Although it has been widely heralded as a victory for Amazon, the recent Court of Justice (CJEU) ruling in Coty v Amazon[i] fails to address fully the impact of the “Fulfilment by Amazon” programme on Amazon’s potential liability for infringements on its service. As a result, it leaves online retailers and marketplaces facing an uncertain risk of liability in the future.
The case, which involves the high-end beauty house Coty and its Davidoff ‘Hot Water’ perfume, arises in the context of increasing difficulties faced by luxury goods companies in controlling infringements online. The infringements in such cases may involve fake branded goods or, as in this case, genuine (grey market) goods sold without the brand owner’s consent - potentially by unauthorised sellers outside the brand owner’s selective distribution network or from countries outside the European Economic Area. Coty discovered such infringing grey market bottles of its Hot Water perfume being sold by an Amazon marketplace seller in Germany through the Fulfilment by Amazon service. Following the seller’s undertaking to cease and desist, Coty asked Amazon to return the relevant bottles, whereupon Amazon sent them 50 bottles. It then transpired, however, that 11 of the bottles were not from the relevant seller’s stocks and that Amazon was unable to tell which seller’s stocks these 11 bottles came from[ii]. Coty took the view that the Amazon companies concerned were responsible for the infringements and sought an order requiring them to stop stocking and dispatching perfumes which had been put on the market without Coty’s consent. The German court referred questions to the CJEU about the extent of the online market place’s liability in this situation.
A narrow approach
The CJEU took a narrow approach. It restricted itself to the limited terms of reference provided by the German court and came to the – unsurprising - general conclusion that simply storing goods on behalf of another does not attract liability for infringements of which the person storing is unaware. By contrast, the Advocate General (AG) [iii] had taken a broader approach, taking into account arguments put forward by Coty about the nature of the Fulfilled by Amazon programme; the AG had concluded that this programme involved a high degree of involvement by Amazon in the offering and marketing of the goods going beyond simply storing them. On this basis the AG had advised that where Amazon are providing the goods via the Fulfilled by Amazon package, they will be liable unless reasonable measures have been taken to detect infringements.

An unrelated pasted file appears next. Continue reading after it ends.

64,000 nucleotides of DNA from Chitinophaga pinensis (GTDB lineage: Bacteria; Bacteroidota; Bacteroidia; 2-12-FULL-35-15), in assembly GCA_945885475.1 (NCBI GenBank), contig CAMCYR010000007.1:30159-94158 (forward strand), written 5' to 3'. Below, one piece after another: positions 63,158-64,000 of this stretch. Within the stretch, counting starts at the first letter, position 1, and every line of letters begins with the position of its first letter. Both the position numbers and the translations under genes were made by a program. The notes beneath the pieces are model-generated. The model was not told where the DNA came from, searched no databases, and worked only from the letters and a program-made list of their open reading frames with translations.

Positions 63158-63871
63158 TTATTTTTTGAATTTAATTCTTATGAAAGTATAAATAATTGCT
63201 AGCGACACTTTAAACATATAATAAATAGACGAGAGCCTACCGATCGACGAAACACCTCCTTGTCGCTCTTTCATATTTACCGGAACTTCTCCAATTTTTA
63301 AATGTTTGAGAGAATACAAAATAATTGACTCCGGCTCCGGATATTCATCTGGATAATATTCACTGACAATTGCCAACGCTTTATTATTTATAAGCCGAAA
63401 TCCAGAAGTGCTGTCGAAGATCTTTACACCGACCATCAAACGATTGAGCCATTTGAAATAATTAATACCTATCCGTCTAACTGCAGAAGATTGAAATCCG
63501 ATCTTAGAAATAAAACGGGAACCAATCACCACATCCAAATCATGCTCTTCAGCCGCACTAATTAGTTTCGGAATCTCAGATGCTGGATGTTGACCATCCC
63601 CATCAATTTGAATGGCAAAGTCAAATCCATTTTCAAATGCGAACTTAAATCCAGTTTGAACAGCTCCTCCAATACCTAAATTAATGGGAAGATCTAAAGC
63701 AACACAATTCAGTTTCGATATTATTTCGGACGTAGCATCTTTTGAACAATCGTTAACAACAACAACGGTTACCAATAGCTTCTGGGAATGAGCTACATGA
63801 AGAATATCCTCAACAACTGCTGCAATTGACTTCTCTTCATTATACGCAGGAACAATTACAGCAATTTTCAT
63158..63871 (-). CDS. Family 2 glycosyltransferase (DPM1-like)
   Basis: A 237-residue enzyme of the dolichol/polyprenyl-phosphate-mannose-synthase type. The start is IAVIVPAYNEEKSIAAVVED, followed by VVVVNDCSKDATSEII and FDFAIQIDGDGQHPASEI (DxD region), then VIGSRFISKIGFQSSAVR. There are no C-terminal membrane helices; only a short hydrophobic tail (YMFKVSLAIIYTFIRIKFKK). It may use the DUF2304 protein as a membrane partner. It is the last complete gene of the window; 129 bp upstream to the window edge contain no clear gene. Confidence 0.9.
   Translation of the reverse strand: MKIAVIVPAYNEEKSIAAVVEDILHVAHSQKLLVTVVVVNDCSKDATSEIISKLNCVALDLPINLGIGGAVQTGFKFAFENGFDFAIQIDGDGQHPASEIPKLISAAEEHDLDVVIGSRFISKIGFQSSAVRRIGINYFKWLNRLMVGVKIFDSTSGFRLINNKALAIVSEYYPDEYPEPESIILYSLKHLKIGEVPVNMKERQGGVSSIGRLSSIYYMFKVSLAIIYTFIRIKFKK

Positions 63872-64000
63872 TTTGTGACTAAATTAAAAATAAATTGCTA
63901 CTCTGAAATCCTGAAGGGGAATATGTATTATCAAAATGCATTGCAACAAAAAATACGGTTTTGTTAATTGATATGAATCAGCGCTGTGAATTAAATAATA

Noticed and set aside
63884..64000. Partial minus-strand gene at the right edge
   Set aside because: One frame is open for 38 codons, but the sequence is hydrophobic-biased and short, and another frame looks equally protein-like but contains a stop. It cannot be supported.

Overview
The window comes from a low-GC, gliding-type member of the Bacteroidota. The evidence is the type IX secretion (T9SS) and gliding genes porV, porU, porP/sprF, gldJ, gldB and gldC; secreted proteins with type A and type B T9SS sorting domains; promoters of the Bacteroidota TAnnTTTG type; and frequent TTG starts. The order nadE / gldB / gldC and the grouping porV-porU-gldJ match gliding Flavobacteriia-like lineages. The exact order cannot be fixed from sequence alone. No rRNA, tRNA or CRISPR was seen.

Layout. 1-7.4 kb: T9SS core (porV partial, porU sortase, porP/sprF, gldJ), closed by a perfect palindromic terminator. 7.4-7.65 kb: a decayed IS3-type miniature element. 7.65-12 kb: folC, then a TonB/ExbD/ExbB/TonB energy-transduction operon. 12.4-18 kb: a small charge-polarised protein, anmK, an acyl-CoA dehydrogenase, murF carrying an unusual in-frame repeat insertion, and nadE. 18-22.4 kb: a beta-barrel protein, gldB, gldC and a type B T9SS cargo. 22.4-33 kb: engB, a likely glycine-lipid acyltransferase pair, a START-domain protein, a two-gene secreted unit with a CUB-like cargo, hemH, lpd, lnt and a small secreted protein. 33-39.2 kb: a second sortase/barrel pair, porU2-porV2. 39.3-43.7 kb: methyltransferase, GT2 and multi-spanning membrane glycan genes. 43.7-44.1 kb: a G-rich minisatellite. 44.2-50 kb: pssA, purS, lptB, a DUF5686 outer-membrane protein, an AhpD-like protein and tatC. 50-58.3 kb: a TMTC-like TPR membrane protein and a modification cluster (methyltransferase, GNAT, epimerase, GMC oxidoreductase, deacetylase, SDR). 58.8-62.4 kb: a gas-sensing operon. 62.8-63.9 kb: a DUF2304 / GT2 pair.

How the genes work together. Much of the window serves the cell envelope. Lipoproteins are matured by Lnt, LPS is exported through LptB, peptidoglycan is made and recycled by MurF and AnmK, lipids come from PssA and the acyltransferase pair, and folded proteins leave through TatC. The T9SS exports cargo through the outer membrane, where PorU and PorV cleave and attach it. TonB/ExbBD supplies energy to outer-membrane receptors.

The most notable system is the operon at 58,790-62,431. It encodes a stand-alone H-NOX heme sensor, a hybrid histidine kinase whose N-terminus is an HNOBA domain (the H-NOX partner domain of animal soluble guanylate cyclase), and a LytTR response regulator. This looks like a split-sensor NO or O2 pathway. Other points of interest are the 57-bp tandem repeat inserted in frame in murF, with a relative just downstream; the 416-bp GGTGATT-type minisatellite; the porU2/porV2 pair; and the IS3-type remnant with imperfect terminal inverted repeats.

Implications of the decision
While Amazon will welcome the CJEU’s decision, brand owners and online retailers alike would arguably have been better served by clear guidance from the CJEU about the level of fulfilment activity which is likely to result in intermediaries such as Amazon, eBay and others being liable for infringements on their services. We can expect further cases on this important point to follow.
A particularly difficult point for Amazon in this case is that they were unable to identify the relevant sellers for particular bottles of perfume, suggesting that they may have mixed up batches of perfume being sold by different sellers within the Fulfilment by Amazon service. The Court indicates in its discussion that, if this is the case, the perfumes may be regarded as being sold by the relevant Amazon companies themselves rather than on behalf of the individual sellers, leading to liability for the infringements on this basis. It seems inevitable that Amazon would have to make changes to its Fulfilment by Amazon service if and when a court makes a finding on that basis, but for now it looks like business as usual.
In the context of Brexit, it is also important to be aware that potential changes to the rules on free movement of goods post Brexit may result in changes to which goods will be regarded as infringing grey market goods in the future.